• HammerA registered domain – it’s best to have a domain named for you as an author. This is important for branding your content. This branding associates your name with what you write. This is how people find you to learn more about what you write. Don’t name your domain something outlandish as this will not add anything to your brand and could take away from it – think professional. You can register a domain any number of ways but usually you can pay for it when you setup your hosting.
  • A website and/or blog – Next you’ll need a website. Depending on how your hosted there will be different tools available. If you’re on a budget try using free hosting with something like WordPress. You can create a simple design for your site. It may be important to blog as well so think in those terms as you design your site. Running a blog can be important to attracting readers who begin to trust your writing.
  • An email address using your registered domain – your email address should be easily associated with you as a writer so use a name that makes since. Also, if you are on a tight budget you can have your email hosted over Google at minimal cost. I chose to pay monthly in case I move to a full-fledged hosting service. This way I’m out of Google easily without having paid ahead and wasting money.
  • Various social media accounts using your author email – that email address now becomes important since you will likely setup all your social media channels with it. But with what social media should you start? Don’t overdo it with too many. Twitter is very important. For authors it is also important to have a Goodreads presence. Beyond that, you will emphasize your channels based on your genre.

Over the coming weeks, I’ll dig deeper into the nuts and bolts of how I approached these various platform needs. But suffice it so say at this point that I’ve built what I have to this point on a low-cost budget. I intend to grow what I have this year but that depends on my available funds but I’ve made the whole writing prospect self-based rather than one that I pour lots of money into on the front-end.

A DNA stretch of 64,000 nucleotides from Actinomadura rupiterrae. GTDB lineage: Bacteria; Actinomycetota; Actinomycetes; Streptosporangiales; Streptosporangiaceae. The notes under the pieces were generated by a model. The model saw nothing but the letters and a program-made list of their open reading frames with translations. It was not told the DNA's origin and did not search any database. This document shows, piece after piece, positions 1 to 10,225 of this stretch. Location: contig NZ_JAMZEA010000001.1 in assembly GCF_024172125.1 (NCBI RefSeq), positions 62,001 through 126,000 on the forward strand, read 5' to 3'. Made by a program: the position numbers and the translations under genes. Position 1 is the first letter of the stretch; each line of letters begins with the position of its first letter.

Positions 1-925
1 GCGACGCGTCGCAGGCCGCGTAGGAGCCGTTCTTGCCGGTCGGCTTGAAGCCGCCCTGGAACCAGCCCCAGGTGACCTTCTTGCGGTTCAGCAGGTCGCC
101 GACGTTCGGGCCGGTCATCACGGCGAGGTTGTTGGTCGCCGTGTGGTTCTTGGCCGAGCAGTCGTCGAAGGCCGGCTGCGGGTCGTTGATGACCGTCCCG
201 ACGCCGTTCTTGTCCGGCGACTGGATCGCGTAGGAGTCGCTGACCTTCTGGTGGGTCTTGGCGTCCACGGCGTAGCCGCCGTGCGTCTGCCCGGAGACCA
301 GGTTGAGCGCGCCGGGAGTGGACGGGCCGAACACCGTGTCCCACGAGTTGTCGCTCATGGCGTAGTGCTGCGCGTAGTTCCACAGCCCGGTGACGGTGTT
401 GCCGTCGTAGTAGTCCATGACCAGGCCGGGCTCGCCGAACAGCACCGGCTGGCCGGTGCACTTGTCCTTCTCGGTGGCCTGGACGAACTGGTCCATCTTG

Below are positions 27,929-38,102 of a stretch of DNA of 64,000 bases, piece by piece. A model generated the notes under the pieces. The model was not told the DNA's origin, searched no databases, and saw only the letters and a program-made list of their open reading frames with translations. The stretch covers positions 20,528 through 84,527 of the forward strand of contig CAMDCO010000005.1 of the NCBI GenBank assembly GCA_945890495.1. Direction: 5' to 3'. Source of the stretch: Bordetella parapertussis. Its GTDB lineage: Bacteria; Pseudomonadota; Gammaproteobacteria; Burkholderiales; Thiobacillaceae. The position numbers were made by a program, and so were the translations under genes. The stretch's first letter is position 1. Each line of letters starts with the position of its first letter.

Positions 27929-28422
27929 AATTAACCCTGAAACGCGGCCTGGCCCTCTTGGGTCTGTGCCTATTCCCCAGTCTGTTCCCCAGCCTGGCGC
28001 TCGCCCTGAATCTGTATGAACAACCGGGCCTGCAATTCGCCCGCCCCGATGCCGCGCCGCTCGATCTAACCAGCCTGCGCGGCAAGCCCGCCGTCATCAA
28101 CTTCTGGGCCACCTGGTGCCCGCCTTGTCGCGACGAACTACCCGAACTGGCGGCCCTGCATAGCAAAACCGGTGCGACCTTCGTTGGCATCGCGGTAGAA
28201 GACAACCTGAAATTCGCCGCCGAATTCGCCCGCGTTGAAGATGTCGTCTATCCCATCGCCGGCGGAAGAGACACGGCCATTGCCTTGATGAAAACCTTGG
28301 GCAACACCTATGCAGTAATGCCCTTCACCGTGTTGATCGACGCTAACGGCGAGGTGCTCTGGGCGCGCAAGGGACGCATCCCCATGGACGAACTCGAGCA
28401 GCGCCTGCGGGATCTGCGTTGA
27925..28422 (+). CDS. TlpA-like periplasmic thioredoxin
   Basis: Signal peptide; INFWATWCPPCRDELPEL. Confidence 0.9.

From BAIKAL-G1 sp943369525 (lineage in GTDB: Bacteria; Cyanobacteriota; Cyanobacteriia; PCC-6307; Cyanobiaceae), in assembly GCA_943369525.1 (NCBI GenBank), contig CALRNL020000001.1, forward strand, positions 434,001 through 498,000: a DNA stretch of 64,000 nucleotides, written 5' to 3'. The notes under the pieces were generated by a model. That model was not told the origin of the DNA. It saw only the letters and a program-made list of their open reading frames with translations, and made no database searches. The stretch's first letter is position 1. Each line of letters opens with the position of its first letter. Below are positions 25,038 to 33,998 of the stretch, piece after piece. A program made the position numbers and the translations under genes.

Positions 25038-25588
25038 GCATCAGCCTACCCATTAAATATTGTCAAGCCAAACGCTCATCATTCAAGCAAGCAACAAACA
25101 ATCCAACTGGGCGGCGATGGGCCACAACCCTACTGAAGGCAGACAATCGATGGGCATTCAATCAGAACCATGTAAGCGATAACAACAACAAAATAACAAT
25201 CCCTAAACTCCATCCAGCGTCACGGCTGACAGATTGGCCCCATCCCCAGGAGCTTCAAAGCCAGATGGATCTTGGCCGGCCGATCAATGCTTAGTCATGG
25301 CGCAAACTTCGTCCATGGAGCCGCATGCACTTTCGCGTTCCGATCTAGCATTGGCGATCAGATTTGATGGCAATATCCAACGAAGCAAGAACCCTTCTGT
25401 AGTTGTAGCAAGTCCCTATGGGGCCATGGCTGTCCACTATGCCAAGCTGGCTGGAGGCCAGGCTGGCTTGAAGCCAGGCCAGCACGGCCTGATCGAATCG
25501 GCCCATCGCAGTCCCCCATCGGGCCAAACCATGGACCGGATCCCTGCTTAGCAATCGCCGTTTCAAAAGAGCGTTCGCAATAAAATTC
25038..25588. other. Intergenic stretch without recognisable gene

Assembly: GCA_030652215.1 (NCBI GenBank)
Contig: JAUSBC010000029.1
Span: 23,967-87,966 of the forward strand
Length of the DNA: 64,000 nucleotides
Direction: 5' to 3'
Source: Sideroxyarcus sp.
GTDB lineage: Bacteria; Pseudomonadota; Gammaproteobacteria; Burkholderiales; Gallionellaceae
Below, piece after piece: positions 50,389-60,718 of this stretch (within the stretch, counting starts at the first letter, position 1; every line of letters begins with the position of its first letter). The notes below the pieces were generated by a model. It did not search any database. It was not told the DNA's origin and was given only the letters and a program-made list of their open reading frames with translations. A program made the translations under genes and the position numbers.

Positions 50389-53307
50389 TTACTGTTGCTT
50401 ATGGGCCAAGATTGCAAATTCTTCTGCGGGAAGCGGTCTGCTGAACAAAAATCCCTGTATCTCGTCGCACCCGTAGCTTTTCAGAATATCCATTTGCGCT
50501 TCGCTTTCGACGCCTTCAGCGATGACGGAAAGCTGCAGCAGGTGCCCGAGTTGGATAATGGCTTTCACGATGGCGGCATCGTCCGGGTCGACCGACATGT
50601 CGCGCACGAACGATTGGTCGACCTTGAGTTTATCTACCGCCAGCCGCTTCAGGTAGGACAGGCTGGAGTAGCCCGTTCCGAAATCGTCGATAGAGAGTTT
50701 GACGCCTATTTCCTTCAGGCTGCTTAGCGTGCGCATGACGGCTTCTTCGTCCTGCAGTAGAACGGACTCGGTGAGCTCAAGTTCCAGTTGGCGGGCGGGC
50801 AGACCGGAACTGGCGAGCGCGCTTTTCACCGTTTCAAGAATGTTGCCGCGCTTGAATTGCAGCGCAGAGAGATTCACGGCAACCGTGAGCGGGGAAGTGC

As you can see there are many aspects to a writing platform project. There’s a lot to do but if you take it one step at a time you’ll progress much faster than you think. Next week, I’ll start with the foundation you’ll need for your writing platform. The main takeaway for today is this: be willing to start, stay on a budget and grow into a bigger platform as you go. This will remain an ongoing project for me and it probably will for you as well.

Here are some related links from previous posts that relate to some of this topic and may help you think in terms of getting started:

Under ConstructionA New Author’s Year in Review Pt. 1

A New Author’s Year in Review Pt. 2

A New Author’s Year in Review Pt. 3

A New Author’s Year in Review Pt. 4

A New Author’s Year in Review Pt. 5

4 Free Photo Sites – More Tips for the Fund Challenged Writer

4 Platform Tips for the Fund Challenged Writer

12 Things I Learned About Blogging In 2014

I Heart Writing: Why You Need To Commit

Book Cover Green Top & Bottom Cover - CopyWhat questions do you have about starting your writing platform? What tips can you offer from building your writing platform? Please share your thoughts and ideas in the comments section. I’d also love to connect with you over social media so check my Contact page for that information. See the News page for announcements and remember to sign-up to receive news and posts by email. I’ve added a new sign-up tab on my FaceBook page to simplify the process. New followers can download The Black Bag via free coupon today! Also, the cover of my book, The Bow of Destiny, was revealed recently so take a look.